Saturday, May 18, 2019

Quantum health

A recent article (1) poses an intriguing question that if information such as one's genetic composition and proclivity to diseases are available to a patient, whether that could change her physiology. As argued in the article, the outcomes of a quantum phenomenon are intricately connected with the observer and analogously, this could happen in health. It is an interesting thought experiment.

My company, Decision Options, is currently involved in helping a speciality hospital identify patients at high risk so that a higher level of care could be provided to ameliorate such risk. In the status-quo, this knowledge is available only to the medical professionals, attending to the patient. However, it is fascinating to think about the possibility of providing such information to patients if beneficial effects could be garnered. It is a double-edged sword as humans are notoriously prone to suggestions. Psychosomatic illnesses command a measurable portion of healthcare expenses.

The observer does define the outcomes in quantum physics. In medicine, a plethora of complex phenomena including the placebo effect as well as the structure of observers - patients, providers and payers and the interactions among them, complicate matters significantly. However, it may be time to think about a regime driven largely by unconstrained information as it likely leads to better outcomes.

There are two orthogonal axes in medicine - how does an informed observer change outcomes and how does the availability of information result in negative effects related to human internalization of such information. We need a few experiments to tease this out and it may well be worth it.

(1) https://www.scientificamerican.com/article/can-knowing-your-genetic-risk-change-your-physiology/?redirect=1

Saturday, May 11, 2019

"Shoddy simulation," asserts Mario

A recent philosophical banter (1) that speculates that the complexity of the universe may be emanating from a shoddy construction job of the entities that are simulating it, is thought-provoking. However, the illogical and complex stance of the universe could also be due to many other reasons.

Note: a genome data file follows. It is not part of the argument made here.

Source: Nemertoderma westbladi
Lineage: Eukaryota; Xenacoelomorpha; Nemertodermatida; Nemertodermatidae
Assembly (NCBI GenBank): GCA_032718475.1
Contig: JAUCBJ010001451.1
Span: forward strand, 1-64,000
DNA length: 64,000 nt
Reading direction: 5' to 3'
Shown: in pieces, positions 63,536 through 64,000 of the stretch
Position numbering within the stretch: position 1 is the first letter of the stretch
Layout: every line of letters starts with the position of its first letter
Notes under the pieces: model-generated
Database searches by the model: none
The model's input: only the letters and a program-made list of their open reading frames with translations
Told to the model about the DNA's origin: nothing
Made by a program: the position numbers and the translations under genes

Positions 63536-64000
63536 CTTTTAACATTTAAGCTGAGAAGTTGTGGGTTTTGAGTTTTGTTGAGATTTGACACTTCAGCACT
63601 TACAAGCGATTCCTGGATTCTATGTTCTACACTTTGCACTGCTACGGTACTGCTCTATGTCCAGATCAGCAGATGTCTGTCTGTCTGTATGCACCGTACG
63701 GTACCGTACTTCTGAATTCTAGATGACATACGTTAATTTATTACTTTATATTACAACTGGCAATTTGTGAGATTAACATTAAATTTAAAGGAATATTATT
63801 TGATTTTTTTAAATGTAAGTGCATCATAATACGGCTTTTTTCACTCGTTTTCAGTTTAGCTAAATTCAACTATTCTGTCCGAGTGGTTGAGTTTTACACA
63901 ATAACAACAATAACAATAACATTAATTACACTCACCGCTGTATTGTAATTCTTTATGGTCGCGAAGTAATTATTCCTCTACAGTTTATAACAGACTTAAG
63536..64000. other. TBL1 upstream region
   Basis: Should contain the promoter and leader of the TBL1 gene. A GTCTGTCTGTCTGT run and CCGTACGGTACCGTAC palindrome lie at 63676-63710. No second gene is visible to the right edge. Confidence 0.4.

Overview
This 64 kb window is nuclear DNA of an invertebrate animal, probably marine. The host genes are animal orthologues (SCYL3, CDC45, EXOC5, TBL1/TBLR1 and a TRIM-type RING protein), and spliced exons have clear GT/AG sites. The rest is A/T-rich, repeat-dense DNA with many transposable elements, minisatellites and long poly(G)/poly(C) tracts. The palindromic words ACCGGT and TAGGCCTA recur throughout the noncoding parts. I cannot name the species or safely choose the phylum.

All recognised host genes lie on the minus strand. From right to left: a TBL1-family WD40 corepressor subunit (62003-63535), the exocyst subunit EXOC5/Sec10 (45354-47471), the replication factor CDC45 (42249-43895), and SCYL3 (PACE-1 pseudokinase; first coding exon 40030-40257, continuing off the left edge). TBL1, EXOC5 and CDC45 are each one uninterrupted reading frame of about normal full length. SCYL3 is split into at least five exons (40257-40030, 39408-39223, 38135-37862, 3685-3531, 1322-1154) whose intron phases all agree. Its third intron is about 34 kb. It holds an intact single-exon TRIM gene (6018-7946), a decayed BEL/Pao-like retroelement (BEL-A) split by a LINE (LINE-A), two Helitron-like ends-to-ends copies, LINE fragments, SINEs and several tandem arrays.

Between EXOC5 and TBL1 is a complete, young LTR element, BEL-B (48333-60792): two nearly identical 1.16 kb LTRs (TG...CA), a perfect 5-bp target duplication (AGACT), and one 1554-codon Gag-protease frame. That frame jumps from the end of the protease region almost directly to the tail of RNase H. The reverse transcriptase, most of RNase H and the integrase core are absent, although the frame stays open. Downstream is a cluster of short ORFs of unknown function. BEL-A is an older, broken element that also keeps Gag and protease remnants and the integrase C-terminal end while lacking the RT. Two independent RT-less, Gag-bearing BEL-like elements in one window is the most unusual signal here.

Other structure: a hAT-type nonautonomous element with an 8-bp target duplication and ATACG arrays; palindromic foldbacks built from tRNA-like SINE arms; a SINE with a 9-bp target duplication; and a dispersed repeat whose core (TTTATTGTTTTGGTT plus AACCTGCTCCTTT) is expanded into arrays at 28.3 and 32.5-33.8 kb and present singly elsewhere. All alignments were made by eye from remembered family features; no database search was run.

First, anybody who has ever designed a simulation knows that such games never consider how simulated entities view it. But rather, the objective function is always exogenous, trying to optimize the players' needs and requirements. Humans often fall into a trap of assuming that they have some level of importance and if we are indeed in a simulation, we could be completely irrelevant. So the fact that the expansion of the universe will result in complete darkness in the future is only illogical from the perspective of the simulated entities.

Second, many of the characteristics of the observed universe appear to follow the general specification of games that tends to get harder over time. Assuming there are observers outside the context of the simulation, they may be progressing to higher and higher levels of the game. Again, from the perspective of the simulated entities, this may appear illogical as they are contained in a miniature theater within an apparently infinite stage.

Finally, what is observed by the simulated entities - illogical construct, complexity, and lack of control - could all be by design. By placing hard constraints on mobile agents across the universe, the game maker may be running an experiment to test if they could escape it. Since nobody wants to play an infinite game, it may be programmed to self destroy in the absence of a progression in the intelligence of the simulated entities.

It appears likely that the experiment will end without proving that the agents could surpass the initial constraints placed on them.

(1) https://blogs.scientificamerican.com/life-unbounded/the-lowest-bid-universe/

Saturday, May 4, 2019

Quantum initiative: Lifting humanity from mediocrity

The US National Quantum Initiative (1) is arguably the most important science and technology initiative today with far-reaching beneficial effects. With a foundational change in computing, humans could possibly begin to understand themselves, their genes, approaching diseases and their date of expiry. They could seek consciousness in Silicon, costless energy and space travel. They could attempt to mend a broken planet and provide resources for the next generation to rise. They could invent materials that aid space elevation, instant terrestrial travel, and skyscrapers that truly scrape the sky.

It is late. Conventionalism has dominated science and technology lately, most constructing careers by proving what has already been proved. They have slipped further into mediocrity, some taking pictures of black holes and others proving gravitational waves exist. But, if the technologists are truly practical and would like to make a difference, why don't they try to solve problems that are more difficult than collecting data and deploying supercomputers on it. The answer is that there is no money in it. The ones who made a difference did not seek money and for the last hundred years, it was money that drove science and technology.

Not even those sitting on top of mountains of data have any interest in advancing technology in a step function fashion. If they do, their own technologies and R&D would be rendered instantly useless. It is an ironic state of affairs - the technologists without an understanding of sunk costs attempt to protect it, while the governments who play second fiddle to the monopolies, play along.

Humans are a funny lot.


(1) https://science.sciencemag.org/content/364/6439/440